MAKING A DIFFERENCEBy Marlene Reid
Part two of five
One could say that 1973 was my “coming out” year. Besides being catapulted into a defense of our faith by a faith-less priest, it was the year Minnesota had ratified the Equal Rights Amendment (the ERA) which I soon realized needed to be stopped; the U.S. Supreme Court had made two far-reaching decisions, one the disastrous Roe v. Wade abortion ruling, and the other, the Miller decision, a positive tool for fighting pornography and obscenity.
Well, the saying goes, “Birds of a feather flock together” and I was out looking for other birds! A group of Catholic women, who had experienced their awakening before I, had already organized to become a formidable force. These warriors called themselves “The Little Women.” Some of them are here tonight – Helen Johnson, Eloise Becker, Eleanor Staler, Kaye Hilpisch & Terry Todd. Mary Prior has left to follow the birds south for the winter, while Kaye Schierman (at whose Summit Avenue home we met), Mary Kluck, Tory Bowlin, Peg Cullen and others have already gone to her eternal reward. I don’t remember how we found each other, but I was invited to join their ranks. They quickly filled in the blanks on any of my missing research.
I was so driven, and so energized, that I was working on about four tracks at the same time. I was willing to travel, to debate, to share our research with anyone who would listen, and was given ample opportunity, sometimes via radio or TV, giving seminars in the Dakotas, Iowa or Wisconsin, and often just talking to groups of concerned citizens, from ten at a time to hundreds.
Terry Todd and I made several trips to Washington to testify and lobby. Congressman Phil Crane, a historian from Illinois, was dumb-founded when we showed him how history was being re-written in the textbooks. Congressman Bob Dornan from California gave us hours of his time as we revealed what was being taught under the guise of drug education, and showed him the blueprint for the radical feminsts’ destruction of the family and denigration of marriage. He assured us he would be our mouthpiece and we were to send information, as we uncovered it, to his home in Virginia so it wouldn’t get misplaced by his aides. With this outlet, and ever-eager listeners and activists at Phyllis Schlafly’s Eagle Forum, we garnered national audiences to hear and spread the word.
First, I want to pick-up on one track, but we need to start with a little ancient history. Back in the late 1960’s, Presidents Lyndon Johnson appointed a Commission to study the effects of pornography/obscenity and provide advice on how to deal with it. President Nixon continued this quest. They both knew porn was a problem. They wanted to know how to solve the problem.
The 18-member Commission was Chaired by William B. Lockhart, Dean of the Univ. of MN Law School. Both he and his legal counsel, Paul Bender, were members of the American Civil Liberties Union (ACLU), so you can guess what their conclusions were going to be. Two clergymen were also appointed, a Jesuit Catholic priest, Morton A. Hill, who had founded the National organization, Morality in Media, (incidentally, still a powerful force in the anti-porn crusade), and Dr. Winfrey Link. The majority report concluded, not surprisingly, that pornography is harmless, should be ignored, and that it actually “strengthens conjugal ties” and “heightens marital satisfaction.”
“Not so fast!” said Father Hill and Dr. Link! They charged that the Chairman had been prejudiced, that evidence of harm had been swept under the rug, and that the majority report was “a magna carta for the pornographer.” They subsequently held some of their own hearings and published a Minority Report, rebutting the Majority’s conclusions. President Nixon and Congress rejected the Majority Report, adopted, and read into the record of the House & Senate the Minority Report with its recommendations for controlling pornography & obscenity. While the terms are often used interchangeably, “obscenity” is the hard core material as legally defined by the U.S. Supreme Court, while “pornography” is associated with the likes of Playboy. With this Minority report now being official, and reasonable, The U.S. Supreme Court referred to it often, and relied on it, in reaching their 1973 Miller v. California decision.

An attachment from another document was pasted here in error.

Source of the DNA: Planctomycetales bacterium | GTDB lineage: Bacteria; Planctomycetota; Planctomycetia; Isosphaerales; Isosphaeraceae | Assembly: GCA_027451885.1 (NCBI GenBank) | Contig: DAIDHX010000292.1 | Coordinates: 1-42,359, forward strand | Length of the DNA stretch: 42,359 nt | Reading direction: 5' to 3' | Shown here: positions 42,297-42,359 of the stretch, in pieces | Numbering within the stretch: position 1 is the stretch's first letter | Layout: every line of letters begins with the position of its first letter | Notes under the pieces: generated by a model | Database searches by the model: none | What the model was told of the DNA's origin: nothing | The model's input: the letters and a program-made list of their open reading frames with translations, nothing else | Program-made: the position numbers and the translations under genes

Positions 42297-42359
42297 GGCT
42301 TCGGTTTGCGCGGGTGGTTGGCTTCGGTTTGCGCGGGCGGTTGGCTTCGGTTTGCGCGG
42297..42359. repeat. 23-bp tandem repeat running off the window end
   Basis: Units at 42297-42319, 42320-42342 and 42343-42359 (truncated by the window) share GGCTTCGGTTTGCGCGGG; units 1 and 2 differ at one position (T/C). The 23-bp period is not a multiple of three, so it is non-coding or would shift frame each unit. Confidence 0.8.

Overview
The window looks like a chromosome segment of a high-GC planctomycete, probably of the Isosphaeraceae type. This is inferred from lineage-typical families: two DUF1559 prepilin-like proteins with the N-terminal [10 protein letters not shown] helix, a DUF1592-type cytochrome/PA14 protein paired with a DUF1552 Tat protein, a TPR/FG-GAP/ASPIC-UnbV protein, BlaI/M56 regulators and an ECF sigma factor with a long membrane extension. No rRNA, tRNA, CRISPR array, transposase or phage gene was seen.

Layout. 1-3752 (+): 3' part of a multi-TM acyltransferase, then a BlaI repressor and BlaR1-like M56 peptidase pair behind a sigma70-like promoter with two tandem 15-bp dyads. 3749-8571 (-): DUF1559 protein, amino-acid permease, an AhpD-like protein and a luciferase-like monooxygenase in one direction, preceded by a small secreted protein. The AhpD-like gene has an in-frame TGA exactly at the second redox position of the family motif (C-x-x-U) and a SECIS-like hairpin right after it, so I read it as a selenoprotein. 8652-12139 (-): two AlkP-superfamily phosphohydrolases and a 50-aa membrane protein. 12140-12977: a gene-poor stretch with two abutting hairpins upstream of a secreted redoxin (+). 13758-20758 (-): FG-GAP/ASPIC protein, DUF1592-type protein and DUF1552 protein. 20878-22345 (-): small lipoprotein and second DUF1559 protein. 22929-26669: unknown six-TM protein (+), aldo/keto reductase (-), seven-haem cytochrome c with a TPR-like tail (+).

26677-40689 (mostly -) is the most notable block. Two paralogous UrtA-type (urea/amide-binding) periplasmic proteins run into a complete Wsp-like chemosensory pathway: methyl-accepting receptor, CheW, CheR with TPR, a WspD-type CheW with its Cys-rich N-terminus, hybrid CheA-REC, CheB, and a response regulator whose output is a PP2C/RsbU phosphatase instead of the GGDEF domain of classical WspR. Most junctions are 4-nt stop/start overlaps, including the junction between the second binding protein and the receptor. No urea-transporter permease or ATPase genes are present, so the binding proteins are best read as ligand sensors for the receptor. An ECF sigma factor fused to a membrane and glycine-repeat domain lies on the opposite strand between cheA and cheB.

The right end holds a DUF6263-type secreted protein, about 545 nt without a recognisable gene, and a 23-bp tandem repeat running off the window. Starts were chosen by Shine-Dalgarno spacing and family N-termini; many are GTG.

Father Hill came to Minnesota to advise us on what action could be taken in our state. He was sponsored by Gene and Mary Conway, God rest their souls, and presented to: “Who else? - The Little Women!” I learned that the MN statute on the books, while not written in the specific language needed for easy comprehension, could be construed to “bear the teeth” of the positive Miller decision. We accepted the challenge, and began our efforts with a 3-pronged approach. We raised public awareness, and mobilized the grassroots with picketing, protesting, and lobbying. We worked to change the statute to be specific, so prosecutors could understand it, and we educated the prosecutors on how they could proceed in the meantime. At one point we organized a one-day seminar for attorneys, legislators, and prosecutors at William Mitchell College of Law for this educational purpose, bringing in several national presenters including a successful prosecutor from Tennessee. Soon thereafter, we started seeing some convictions!
In this capacity we soon became aware of another Catholic organization making an impact on MN laws. The Catholic Defense League (at that time known as the MN Chapter of the national Catholic League for Religious & Civil Rights) had succeeded in getting legislation passed entitled State Aid to Private Schools. This was 1975. The law provided some state funds for books, materials, and a limited transportation subsidy for students in parochial & private schools.
[end of part two of five]